Conference Publication Details
Mandatory Fields
Farrelly L. A., Toulouse A., Yilmazer-Hanke D.
5th Neuroscience Ireland Annual Conference
Effect of Amitriptyline and Sodium Valproate on Neuropeptide Y Expression in the SH-SY5Y cell line.
2010
September
Validated
1
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Optional Fields
University College Dublin
02-SEP-10
03-SEP-10
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We have used human SH-SY5Y cells as a model to investigate the effect of a therapeutic concentration of amitriptyline (AMY) and sodium valproate (VPA) on neuropeptide Y (NPY) expression. NPY is a 36 amino acid neuropeptide found in the brain and autonomic nervous system, which is associated with anxiety, epilepsy, learning and memory, sleep, hunger and circadian rhythms. These physiological effects are mediated at least through five G protein coupled receptors. NPY has recently gained much attention due to its implication as an endogenous antiepileptic and antidepressive agent. Novel evidence has demonstrated altered NPY levels in models of anxiety, depression and epilepsy1. Furthermore, certain drugs with antiepileptic or mood modulating effects, may increase levels of NPY which in turn can reduce anxiety levels or dampen seizures and increase seizure threshold. Hence, accumulating data is pointing to the potential of NPY as a novel and attractive pharmacological treatment for mood and seizure disorders. We have employed immunocytochemical methods to show an increase in NPY peptide expression with VPA 0.6 mM(72 h) (One way ANOVA, p<0.0001) and AMY 630 nm (24 h) (One way ANOVA, p<0.0001) that is independent of a 12-O-tetradecanoylphorbol-13- acetate (TPA) application. Additionally, we also report a further up-regulation with simultaneous TPA 16 nm and drug treatment. The concentrations of applied drugs were not toxic to the cells as confirmed by an MTT assay. Results from immunocytochemistry (n = 12 per group) point to a significant increase of NPY levels following a 72 h VPA 0.6 mM treatment (One way ANOVA, p<0.0001) and a further increase in expression with simultaneous VPA and TPA treatment (Newman- Keuls multiple comparison test p<0.05). Taken together, available data point to a regulation of NPY by VPA and also the potential of the SH-SY5Y cell line as a future model for studying the effects of antidepressive and antiepileptic drugs on NPY expression. These may be novel mechanisms through which VPA is exerting its antiepileptic and antidepressive effects, but the precise signaling pathways have yet to be elucidated. Whether the upregulation of NPY is a direct or indirect effect of VPA/AMY has yet to be clarified.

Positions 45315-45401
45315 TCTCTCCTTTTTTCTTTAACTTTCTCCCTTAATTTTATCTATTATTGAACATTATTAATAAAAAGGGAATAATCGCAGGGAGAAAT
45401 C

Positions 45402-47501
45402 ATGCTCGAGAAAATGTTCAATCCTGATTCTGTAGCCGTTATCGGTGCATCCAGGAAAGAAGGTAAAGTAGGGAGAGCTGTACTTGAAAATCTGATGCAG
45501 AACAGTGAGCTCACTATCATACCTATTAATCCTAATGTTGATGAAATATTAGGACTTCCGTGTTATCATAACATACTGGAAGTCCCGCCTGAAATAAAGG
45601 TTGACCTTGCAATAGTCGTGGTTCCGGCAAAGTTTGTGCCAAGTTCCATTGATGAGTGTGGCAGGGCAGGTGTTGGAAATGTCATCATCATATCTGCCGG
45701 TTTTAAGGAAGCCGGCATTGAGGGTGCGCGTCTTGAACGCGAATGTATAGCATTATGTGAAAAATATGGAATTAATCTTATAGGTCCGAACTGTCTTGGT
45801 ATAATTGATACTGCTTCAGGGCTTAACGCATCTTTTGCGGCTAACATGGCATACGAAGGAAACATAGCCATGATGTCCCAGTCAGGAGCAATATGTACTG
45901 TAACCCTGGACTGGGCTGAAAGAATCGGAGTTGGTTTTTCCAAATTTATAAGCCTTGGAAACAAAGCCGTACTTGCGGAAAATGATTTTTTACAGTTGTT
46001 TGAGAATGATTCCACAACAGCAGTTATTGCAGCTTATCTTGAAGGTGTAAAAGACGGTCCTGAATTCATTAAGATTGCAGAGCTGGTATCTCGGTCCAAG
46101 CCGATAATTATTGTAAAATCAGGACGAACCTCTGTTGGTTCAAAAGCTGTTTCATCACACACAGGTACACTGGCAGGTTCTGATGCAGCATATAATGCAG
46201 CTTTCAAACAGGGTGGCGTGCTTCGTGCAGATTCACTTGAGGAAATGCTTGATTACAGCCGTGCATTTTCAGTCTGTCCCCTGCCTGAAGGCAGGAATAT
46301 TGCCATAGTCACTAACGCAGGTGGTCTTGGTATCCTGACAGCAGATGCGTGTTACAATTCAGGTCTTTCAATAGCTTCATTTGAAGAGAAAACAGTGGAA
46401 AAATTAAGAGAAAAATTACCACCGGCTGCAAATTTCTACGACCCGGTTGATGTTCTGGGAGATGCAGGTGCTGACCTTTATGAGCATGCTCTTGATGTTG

DOI 10.1007/s11845-011-0690-8
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